o Kidney cancer by 16%

o Liver cancers up to 41%

o Prostate cancer by 30%

o Colon Cancer in women by 23%

o Oral Cancer by 39%

o Brain Cancers by 40%

Coffee does this through its wide variety of phytochemicals, many of which provide your body with antioxidants that fight off free radicals that cause cancer.

  • Increased Energy Levels

Coffee has a high level of caffeine, a known stimulant that increases energy and is the most frequently consumed psychoactive substance around the globe. When you drink coffee, caffeine is absorbed into your bloodstream and eventually blocks an inhibitory neurotransmitter in the brain called Adenosine.

Adenosine facilitates sleep while dilating blood vessels to ensure oxygen levels while you slumber, so when it is blocked neural activity speeds up. This action stimulates other steps that eventually cause a higher release of adrenaline, which gives your entire system a boost of energy.

The Bad

  • Higher Risk of Osteoporosis

The National Osteoporosis Foundation has offered research that shows that consumption of phosphoric acid and caffeine in coffee can harm your bone health.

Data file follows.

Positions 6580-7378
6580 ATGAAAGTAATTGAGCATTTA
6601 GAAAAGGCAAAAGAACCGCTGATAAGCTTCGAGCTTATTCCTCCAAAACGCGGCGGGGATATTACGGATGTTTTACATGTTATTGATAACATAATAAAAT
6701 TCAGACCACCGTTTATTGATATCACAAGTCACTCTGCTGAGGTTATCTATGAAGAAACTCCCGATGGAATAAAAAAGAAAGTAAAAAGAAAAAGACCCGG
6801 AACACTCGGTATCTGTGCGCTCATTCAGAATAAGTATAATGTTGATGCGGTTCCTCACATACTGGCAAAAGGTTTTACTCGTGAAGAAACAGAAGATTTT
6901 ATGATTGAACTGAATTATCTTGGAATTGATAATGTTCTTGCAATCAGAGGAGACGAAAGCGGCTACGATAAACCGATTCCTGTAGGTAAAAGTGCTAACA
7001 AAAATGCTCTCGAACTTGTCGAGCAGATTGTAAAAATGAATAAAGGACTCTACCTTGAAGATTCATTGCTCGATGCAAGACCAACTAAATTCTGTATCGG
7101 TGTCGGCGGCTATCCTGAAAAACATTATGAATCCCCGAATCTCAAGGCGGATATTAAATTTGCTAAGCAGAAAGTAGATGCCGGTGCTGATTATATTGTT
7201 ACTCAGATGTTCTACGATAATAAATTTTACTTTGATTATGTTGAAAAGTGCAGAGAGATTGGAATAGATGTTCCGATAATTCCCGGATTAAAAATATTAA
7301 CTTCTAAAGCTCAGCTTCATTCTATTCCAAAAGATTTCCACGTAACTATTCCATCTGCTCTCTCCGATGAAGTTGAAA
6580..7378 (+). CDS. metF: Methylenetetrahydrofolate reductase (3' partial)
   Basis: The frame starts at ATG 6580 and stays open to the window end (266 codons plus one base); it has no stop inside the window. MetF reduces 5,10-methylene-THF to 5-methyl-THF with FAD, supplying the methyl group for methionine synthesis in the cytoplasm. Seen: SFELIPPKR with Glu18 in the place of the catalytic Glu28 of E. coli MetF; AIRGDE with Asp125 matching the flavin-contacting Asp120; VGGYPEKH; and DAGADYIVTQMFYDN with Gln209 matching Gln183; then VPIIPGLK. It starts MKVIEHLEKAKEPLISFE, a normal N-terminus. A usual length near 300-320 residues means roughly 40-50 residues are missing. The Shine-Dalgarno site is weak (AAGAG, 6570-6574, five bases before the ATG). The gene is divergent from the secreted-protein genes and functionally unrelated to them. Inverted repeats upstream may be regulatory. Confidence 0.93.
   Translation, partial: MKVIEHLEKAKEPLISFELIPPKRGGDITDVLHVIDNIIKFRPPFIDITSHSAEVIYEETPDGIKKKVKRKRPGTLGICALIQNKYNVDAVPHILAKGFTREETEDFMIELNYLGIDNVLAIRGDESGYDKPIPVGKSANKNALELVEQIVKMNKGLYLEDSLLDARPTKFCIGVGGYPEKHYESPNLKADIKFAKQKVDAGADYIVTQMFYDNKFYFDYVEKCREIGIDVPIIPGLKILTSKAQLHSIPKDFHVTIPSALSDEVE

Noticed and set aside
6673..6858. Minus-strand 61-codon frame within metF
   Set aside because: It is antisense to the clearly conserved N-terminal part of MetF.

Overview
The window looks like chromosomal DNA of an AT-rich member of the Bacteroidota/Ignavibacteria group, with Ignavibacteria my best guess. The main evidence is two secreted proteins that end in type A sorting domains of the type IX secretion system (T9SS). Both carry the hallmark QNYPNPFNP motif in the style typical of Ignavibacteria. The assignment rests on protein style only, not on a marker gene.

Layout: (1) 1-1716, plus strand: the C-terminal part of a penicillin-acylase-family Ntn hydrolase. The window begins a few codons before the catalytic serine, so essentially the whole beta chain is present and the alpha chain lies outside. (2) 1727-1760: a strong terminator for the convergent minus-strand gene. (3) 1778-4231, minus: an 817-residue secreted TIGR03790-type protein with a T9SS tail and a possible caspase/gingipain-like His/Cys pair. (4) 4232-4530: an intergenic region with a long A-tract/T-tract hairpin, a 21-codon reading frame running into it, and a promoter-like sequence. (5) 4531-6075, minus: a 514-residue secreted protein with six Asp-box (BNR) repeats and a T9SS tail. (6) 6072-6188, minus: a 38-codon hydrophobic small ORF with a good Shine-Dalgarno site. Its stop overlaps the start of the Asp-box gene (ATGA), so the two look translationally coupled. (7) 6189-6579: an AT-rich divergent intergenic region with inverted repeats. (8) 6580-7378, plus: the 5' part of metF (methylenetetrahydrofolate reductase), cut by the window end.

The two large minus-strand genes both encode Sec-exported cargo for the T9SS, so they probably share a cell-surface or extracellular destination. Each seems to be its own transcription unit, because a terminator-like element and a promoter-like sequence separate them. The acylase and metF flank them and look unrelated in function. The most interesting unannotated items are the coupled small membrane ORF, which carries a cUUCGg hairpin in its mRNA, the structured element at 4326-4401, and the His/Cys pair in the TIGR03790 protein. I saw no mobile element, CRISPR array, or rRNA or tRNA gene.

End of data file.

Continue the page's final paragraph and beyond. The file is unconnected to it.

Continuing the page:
While phosphorous is an important natural element that is a major part of bone development and strength, it has been found that consuming too much phosphorus can reduce the amount of calcium that is absorbed by your bones.

Caffeine also interferes with calcium absorption and can cause bone loss, leading to easily broken bones. It is suggested that those who drink coffee or caffeinated beverages daily take a calcium supplement to meet your body’s needs.

  • Ulcers and IBS

The caffeine and acids that are found in coffee beans can easily irritate both your stomach and your small intestines. Coffee has been noted as a risk factor for those with IBS, leading to cramps and abdominal issues combined with constipation and diarrhea. Additionally, while coffee itself does not cause ulcers, the acidity in it may contribute to weakened stomach lining which allows the bacteria responsible to take hold.

  • Weight Gain